I have to be especially sensitive to what they might be reading. I am deliberate about writing "clean" stories. My books have no sex scenes, no gore, and no profanity. If a character swears, I write "they swore" instead of saying the exact words, or depending on the story I just make up new swear words. The trick is to not sacrifice the story. Fortunately, Fatal Heir is written from the perspective of a fairly naive and innocent protagonist, so it was easy to tell his story and be true to his experience without the 'adult' content. The plus side of being conscientious about younger readers is that the simple writing hooks readers who otherwise wouldn't care for the genre. Lots of people tell me they hate "zombie books" but loved Fatal Heir. Even readers who don't like fantasy can still relate to the book. It's like a breath of fresh are for those who aren't interested in 'adult' content, but doesn't simplify the story too much to turn away those who are. It's a balancing act.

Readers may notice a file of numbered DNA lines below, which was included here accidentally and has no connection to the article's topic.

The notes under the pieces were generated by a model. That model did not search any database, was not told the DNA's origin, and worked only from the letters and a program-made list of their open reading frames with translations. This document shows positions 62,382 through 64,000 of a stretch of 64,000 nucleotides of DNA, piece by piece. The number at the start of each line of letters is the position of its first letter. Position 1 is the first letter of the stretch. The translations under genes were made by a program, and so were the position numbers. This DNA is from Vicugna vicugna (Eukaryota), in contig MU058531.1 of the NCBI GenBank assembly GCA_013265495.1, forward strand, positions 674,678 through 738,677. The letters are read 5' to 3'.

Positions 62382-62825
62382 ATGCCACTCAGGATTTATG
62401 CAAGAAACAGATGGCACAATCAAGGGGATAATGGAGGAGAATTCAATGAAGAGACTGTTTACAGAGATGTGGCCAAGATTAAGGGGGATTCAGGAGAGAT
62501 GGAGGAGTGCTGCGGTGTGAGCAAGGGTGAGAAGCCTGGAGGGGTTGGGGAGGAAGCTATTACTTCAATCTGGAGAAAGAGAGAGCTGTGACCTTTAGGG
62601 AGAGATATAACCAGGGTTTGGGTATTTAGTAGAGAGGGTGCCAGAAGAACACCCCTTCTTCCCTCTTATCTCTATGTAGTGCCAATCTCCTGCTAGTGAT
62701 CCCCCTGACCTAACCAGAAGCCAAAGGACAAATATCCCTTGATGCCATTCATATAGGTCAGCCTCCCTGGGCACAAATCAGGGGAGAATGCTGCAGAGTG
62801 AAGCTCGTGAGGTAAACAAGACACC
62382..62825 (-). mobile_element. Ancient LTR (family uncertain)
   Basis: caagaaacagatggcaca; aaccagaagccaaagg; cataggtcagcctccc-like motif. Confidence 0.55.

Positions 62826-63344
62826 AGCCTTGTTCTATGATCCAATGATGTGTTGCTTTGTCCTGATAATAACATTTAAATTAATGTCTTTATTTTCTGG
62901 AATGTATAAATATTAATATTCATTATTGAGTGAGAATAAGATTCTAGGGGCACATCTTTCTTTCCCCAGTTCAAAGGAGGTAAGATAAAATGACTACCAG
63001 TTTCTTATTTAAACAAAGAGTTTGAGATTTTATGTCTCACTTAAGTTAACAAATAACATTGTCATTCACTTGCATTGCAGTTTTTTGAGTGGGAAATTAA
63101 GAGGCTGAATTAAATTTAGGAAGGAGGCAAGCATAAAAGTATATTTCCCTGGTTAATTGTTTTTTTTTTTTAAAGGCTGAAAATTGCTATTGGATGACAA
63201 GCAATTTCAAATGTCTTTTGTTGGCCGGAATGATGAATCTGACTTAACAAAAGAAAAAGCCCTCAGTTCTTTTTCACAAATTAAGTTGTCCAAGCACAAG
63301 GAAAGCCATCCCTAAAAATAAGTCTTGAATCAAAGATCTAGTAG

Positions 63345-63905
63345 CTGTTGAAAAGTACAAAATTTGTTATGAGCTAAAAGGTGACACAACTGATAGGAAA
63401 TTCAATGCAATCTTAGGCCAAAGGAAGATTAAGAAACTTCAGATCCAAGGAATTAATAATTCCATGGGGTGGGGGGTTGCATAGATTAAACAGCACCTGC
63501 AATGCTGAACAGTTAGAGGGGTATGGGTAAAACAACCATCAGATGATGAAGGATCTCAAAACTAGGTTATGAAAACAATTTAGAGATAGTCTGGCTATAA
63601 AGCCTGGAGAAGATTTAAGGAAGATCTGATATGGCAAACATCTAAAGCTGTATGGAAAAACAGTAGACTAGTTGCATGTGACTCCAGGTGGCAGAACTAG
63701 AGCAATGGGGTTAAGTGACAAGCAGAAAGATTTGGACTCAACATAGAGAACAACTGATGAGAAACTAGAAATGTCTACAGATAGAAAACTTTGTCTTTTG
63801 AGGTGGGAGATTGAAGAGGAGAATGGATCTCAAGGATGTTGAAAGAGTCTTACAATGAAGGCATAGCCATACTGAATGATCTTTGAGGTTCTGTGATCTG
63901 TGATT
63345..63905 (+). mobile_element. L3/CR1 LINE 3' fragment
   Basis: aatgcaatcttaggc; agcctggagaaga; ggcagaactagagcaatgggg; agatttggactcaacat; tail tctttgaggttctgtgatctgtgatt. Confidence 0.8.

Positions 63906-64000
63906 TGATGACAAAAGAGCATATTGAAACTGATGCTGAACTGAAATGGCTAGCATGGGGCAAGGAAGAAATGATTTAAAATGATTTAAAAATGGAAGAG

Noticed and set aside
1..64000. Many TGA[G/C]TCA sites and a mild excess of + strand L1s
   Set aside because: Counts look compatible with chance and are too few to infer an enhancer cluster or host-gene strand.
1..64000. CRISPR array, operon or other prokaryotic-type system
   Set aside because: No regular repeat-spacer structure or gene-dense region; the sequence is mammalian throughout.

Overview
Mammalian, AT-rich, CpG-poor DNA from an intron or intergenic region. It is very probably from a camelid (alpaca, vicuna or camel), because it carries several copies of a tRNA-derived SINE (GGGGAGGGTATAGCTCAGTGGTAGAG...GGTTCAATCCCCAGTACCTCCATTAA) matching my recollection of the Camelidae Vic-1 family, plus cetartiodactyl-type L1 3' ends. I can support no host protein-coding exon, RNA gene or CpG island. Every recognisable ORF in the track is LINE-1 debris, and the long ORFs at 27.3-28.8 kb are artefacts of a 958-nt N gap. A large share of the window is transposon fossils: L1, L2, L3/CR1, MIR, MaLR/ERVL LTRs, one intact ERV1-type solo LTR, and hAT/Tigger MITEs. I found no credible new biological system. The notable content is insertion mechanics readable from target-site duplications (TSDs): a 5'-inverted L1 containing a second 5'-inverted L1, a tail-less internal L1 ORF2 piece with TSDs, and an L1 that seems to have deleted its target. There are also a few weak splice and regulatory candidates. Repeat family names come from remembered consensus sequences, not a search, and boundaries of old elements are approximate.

Q: Everyone asks this, but what advice do you have for aspiring writers?
People say that when you give advice, you're really talking to yourself in the past. So I'll give the advice I wish I could give my younger self: take notes. I had so many ideas when I was a kid, but I never wrote them down! I had this vague idea that when I finally "wrote a book someday" all of the ideas would just come to me. I wish I had kept a journal or a folder or even a word document on a thumb drive with ideas for characters, settings, plots, and jokes. As a kid I lived in this magical world of imagination. I wish I had taken notes of the experience. Because now I don't feel like I can truly tap all of that energy and observation I once had when my only care in the world was to imagine things. So, to aspiring writers, don't wait. Even if you don't think you're good enough to write a book - write notes. Keep an idea journal or write outlines of story ideas. Some day you'll thank yourself. 

Q: What's next? Do you have any future projects?